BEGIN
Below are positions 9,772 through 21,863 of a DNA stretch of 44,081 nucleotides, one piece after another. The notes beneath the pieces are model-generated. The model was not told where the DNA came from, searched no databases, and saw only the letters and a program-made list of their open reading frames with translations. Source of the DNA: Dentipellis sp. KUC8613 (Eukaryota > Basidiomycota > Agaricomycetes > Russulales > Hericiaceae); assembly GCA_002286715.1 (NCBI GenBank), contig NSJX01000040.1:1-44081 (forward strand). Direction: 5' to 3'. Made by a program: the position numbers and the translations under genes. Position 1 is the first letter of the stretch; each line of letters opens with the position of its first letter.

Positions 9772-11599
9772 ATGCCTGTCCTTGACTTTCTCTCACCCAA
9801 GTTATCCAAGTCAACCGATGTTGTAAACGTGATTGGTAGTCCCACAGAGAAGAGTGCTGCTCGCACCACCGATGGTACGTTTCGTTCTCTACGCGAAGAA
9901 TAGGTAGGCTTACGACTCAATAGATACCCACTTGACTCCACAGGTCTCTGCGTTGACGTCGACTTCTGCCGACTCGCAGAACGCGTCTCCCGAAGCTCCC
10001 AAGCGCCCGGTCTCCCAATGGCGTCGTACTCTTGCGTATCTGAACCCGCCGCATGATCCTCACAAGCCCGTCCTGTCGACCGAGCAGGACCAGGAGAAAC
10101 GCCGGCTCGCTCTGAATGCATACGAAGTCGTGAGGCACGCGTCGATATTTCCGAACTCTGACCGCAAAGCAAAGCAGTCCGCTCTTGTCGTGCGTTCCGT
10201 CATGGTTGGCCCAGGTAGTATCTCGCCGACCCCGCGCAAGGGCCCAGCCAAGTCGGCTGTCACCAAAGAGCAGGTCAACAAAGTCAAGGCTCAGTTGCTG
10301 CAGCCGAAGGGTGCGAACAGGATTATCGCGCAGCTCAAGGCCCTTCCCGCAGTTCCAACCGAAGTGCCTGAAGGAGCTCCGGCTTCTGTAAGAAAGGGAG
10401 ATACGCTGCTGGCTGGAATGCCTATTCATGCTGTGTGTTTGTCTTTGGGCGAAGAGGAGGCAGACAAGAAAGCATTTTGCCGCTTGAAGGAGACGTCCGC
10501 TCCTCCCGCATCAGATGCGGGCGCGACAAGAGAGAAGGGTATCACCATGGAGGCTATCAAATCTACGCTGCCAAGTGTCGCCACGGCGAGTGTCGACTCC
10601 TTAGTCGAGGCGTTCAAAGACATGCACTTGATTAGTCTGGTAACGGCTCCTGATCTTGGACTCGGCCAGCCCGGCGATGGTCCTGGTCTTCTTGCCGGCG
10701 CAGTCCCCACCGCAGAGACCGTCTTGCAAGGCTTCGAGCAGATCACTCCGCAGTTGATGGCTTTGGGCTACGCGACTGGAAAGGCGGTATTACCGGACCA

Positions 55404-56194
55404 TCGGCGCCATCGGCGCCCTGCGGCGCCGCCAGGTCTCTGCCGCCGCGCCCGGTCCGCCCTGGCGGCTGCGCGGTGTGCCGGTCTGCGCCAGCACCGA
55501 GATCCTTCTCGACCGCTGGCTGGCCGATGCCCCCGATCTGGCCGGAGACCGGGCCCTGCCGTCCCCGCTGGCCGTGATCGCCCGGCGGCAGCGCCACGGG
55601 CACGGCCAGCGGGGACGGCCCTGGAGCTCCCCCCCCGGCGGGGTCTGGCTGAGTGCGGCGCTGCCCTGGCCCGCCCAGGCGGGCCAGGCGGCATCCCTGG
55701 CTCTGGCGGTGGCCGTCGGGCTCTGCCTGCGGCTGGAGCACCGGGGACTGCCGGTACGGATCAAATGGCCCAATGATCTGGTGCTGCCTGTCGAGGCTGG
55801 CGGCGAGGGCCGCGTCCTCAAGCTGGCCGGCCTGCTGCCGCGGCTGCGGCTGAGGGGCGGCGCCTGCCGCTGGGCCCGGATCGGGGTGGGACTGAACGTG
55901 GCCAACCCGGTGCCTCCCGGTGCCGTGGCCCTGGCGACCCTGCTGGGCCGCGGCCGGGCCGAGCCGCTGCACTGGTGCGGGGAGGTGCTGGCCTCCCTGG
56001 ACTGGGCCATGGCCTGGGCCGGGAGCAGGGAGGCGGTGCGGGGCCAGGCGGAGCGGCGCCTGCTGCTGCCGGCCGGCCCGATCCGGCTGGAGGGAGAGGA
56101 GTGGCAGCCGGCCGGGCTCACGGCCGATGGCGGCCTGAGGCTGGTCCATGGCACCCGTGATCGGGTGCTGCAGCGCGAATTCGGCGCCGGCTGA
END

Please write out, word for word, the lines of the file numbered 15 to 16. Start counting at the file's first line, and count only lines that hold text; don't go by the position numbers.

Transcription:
55404 TCGGCGCCATCGGCGCCCTGCGGCGCCGCCAGGTCTCTGCCGCCGCGCCCGGTCCGCCCTGGCGGCTGCGCGGTGTGCCGGTCTGCGCCAGCACCGA
55501 GATCCTTCTCGACCGCTGGCTGGCCGATGCCCCCGATCTGGCCGGAGACCGGGCCCTGCCGTCCCCGCTGGCCGTGATCGCCCGGCGGCAGCGCCACGGG